There wasn’t much light reaching the corner where her table sat. Her colorful brochures and flashy sign were not enough to grab the eye of the doctor attendees. It had been difficult to get the company to pay for the exhibit fee. Marsha, the Regional Manager, had huffed through her nose when Traci put in the request.
“Waste of time and energy with that bunch. Company won’t like it.”
“But you’ll put in a good word, right Marsha? I really have a good feeling about this one. The organization of this event seems to be sharper than years past.”
“Doesn’t take too much to improve on the usual disasters they put on. Really, Traci, the show in Vegas would be better than Tucson. More fun after hours, too.”
“I can do Vegas, too. That is two weeks after Tucson and San Diego is between. No problems that way. Come on, Marsha.”
Marsha squinted under her frown at Traci. “Something else behind this isn’t there. What is so important that you need to be in Tucson?”
“Just a gut feeling, Marsha. Truth. This will be a good show for me.”
Marsha shook her head, never taking her eyes off of Traci. Then, with another huff through her nose, Marsha snatched the papers from Traci’s hand and signed them.
The check was sent two weeks later and the first weekend in November found Traci sitting beside her booth in the low light of the corner. Attendees would walk up to the table next to her and when they had finished there, they would slide their gaze passed her and settle on the table across the room. Frustration was setting in.
“Dang! This is too dark.” A gray-haired lady with an air of authority stood in front of the table. “I gotta get some light over you.” She walked over to a house phone and talked. After a moment or two she returned. “Sorry about that. I’ve been tied up with meetings. Someone is supposed to come and take care of this dark corner.” Right then, a wizened little man pushed his way through the glass door and scanned the crowd. The gray-haired lady waved him over. “It’s too dark here. No one can see her display. She paid good money to be here and she needs some light.”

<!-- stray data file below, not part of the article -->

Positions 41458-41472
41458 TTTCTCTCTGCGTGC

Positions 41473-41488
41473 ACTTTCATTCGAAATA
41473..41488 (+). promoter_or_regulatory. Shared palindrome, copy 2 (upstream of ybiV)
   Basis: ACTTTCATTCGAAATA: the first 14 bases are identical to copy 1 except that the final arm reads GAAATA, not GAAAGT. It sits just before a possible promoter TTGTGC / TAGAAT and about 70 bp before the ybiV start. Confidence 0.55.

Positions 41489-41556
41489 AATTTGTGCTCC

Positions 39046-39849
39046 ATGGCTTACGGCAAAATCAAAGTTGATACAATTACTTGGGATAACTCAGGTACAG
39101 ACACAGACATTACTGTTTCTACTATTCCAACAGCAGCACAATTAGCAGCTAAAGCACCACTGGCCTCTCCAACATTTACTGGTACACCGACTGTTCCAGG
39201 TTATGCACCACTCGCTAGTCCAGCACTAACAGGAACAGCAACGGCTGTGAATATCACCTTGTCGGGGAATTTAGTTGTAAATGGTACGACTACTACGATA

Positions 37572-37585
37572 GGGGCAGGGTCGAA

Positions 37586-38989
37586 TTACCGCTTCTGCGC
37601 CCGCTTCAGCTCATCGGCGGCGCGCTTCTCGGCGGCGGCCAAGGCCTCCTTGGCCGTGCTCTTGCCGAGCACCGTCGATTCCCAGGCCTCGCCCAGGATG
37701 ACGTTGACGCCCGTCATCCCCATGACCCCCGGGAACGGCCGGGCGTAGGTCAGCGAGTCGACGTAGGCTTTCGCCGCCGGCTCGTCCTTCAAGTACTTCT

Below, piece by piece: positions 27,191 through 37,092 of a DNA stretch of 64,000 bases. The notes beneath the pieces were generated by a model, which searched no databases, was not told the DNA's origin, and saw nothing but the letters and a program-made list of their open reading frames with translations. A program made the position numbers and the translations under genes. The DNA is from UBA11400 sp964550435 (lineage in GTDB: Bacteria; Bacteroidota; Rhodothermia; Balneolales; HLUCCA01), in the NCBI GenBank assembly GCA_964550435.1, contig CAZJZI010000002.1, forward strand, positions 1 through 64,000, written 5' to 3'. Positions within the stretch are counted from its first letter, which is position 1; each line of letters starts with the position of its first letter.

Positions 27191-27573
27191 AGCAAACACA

“The light is up as far as it can go.”
“Then I need spots or a tall lamp.” She squinted up at the ceiling. “How about changing that bulb out for a spot light? We must do something.”
“Can’t. This is as far up as it goes.”
The gray-haired lady frowned. “No. Unacceptable. We need light. I’ll phone Tricia and see what she can do.” The little man shrugged and walked away as the gray-haired lady fished out a piece of paper from her pocket and dialed her cell phone. While waiting for it to connect she said, “Tricia is head of sales. She will have more clout. I apologize for this.”
Traci smiled and murmured some cliché or two that went unnoticed by the lady. Soon the gray-haired lady turned with a smile. “Tricia said to hang on. She’ll take care of it.” She saw the doctor at the table next to Traci start to turn away. “Doctor Gingham. Let me introduce you to Traci. She’s from Icky Labs. We’ve put the poor girl in a dark corner and no one can see her. Traci, this is Dr. Gingham from Phoenix.”
Traci shook Dr. Gingham’s hand and felt a smile build on her face without having to plaster it there. She got one, at any rate. Just as they were concluding their brief visit, a tall young man with a long stepladder almost knocked her flat as he swung it around to place it under the ceiling light. “Sorry,” he said as he climbed.
Dr. Gingham called his partner over to the table and introduced her to Traci. They had just shaken hands when suddenly, the light from the new bulb thundered to life. It was like her booth had magically appeared.
Whether it was the sudden brightening of her booth or the simple fact that there was more light, Traci couldn’t be sure nor did she care. Visits picked up throughout the afternoon and by day’s end she had cards from over a double dozen doctors with promises to visit their offices the next few days. Her gut feeling was right.
The young blonde woman who met her the day before for setup locations came by just before the day’s event was over. “Well, you did pretty well there. Wasn’t I right about the corner?”
“After the gray-haired lady got the bulb changed, it went great. I didn’t get her name, but give her my thanks.”
The young blonde frowned. “Gray-haired lady?”
“Yes. She had a black and red-flowered pantsuit on. Sort of chubby. Shoulder-length hair. Big, chunky glasses.”
The young blonde paled. “That sounds like Edna. But it can’t be.”
“Edna died three months ago in a car accident. I’m her replacement.”